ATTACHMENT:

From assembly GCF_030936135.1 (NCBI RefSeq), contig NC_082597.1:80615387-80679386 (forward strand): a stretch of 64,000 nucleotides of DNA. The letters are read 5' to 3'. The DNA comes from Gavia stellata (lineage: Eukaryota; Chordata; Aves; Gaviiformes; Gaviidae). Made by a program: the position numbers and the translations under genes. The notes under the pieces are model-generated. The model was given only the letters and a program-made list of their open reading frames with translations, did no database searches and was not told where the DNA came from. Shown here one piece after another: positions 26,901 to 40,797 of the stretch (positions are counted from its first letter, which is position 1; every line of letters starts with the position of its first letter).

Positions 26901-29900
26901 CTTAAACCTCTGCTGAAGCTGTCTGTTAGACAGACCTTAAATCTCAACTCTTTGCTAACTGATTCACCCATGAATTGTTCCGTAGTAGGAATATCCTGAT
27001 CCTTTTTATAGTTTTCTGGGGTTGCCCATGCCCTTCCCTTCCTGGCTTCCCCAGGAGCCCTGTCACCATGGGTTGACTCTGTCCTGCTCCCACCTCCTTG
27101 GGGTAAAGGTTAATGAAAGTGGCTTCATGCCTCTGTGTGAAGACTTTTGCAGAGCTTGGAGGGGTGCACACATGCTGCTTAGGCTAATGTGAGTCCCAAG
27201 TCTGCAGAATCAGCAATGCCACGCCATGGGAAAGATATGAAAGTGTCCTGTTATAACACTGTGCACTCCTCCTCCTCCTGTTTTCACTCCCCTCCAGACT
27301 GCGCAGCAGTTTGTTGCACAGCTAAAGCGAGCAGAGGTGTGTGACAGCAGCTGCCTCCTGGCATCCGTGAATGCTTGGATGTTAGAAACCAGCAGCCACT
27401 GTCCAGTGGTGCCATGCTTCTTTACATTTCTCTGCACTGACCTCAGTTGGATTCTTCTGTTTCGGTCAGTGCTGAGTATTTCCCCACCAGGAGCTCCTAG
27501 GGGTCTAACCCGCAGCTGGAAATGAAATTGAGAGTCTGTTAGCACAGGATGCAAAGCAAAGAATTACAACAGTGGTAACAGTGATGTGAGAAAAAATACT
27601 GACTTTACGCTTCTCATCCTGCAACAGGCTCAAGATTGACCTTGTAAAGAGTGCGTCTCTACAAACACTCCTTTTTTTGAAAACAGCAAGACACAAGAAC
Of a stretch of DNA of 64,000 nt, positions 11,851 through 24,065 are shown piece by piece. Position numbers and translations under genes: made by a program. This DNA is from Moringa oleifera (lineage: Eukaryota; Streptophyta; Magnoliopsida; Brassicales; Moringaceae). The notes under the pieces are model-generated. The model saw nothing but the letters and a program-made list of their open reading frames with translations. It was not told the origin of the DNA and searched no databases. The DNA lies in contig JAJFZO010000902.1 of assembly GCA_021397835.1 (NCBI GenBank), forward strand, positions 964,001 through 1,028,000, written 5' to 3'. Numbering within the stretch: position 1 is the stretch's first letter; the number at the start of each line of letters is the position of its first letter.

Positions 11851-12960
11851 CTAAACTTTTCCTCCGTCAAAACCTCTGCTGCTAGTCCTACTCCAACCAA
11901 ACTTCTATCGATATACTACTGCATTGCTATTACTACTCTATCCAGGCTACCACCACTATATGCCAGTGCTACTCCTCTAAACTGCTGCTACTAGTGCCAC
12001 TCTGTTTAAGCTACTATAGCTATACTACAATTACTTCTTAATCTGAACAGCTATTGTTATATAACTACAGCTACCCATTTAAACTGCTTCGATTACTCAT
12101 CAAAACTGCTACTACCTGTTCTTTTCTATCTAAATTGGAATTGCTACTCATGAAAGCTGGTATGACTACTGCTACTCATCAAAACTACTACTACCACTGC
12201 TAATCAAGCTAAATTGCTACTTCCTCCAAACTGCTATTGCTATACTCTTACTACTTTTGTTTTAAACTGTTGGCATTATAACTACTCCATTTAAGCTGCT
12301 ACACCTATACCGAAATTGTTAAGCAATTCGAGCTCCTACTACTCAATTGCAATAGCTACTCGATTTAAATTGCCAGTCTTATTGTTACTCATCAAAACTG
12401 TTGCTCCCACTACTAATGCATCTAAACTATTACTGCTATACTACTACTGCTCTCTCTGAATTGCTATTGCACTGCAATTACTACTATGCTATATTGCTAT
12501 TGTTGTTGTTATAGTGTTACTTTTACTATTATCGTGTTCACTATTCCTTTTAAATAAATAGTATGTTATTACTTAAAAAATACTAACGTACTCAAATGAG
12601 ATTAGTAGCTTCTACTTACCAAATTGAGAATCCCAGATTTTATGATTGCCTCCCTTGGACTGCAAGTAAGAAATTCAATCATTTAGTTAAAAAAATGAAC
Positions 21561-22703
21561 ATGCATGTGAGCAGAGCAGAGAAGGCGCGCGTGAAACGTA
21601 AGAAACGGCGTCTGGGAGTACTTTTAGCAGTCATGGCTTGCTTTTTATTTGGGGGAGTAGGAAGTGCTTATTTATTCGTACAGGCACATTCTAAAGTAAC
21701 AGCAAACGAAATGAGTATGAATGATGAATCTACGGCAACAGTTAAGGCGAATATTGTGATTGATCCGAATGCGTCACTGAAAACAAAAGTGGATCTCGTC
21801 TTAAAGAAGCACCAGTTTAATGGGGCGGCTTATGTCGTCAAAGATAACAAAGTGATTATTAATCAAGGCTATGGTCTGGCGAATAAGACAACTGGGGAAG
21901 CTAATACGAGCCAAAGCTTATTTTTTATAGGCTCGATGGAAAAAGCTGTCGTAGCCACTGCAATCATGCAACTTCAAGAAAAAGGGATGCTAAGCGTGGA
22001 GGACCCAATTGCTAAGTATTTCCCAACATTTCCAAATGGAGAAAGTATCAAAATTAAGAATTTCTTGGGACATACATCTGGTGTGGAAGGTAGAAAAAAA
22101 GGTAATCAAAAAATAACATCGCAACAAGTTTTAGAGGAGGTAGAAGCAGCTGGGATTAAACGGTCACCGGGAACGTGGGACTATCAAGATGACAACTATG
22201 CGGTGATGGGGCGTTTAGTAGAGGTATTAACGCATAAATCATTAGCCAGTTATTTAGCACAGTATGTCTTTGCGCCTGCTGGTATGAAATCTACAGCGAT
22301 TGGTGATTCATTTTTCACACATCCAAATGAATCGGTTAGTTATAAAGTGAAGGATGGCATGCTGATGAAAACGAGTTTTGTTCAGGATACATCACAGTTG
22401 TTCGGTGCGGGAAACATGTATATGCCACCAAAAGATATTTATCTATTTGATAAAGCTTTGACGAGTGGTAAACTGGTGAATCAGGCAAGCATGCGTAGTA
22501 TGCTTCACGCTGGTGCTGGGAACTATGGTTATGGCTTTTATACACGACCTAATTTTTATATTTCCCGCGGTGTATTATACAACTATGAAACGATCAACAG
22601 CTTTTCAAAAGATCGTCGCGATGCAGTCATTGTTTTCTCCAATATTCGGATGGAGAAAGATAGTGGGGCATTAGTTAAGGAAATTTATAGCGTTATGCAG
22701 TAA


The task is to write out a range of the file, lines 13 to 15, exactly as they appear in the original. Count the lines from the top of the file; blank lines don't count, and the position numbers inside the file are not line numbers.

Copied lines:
11851 CTAAACTTTTCCTCCGTCAAAACCTCTGCTGCTAGTCCTACTCCAACCAA
11901 ACTTCTATCGATATACTACTGCATTGCTATTACTACTCTATCCAGGCTACCACCACTATATGCCAGTGCTACTCCTCTAAACTGCTGCTACTAGTGCCAC
12001 TCTGTTTAAGCTACTATAGCTATACTACAATTACTTCTTAATCTGAACAGCTATTGTTATATAACTACAGCTACCCATTTAAACTGCTTCGATTACTCAT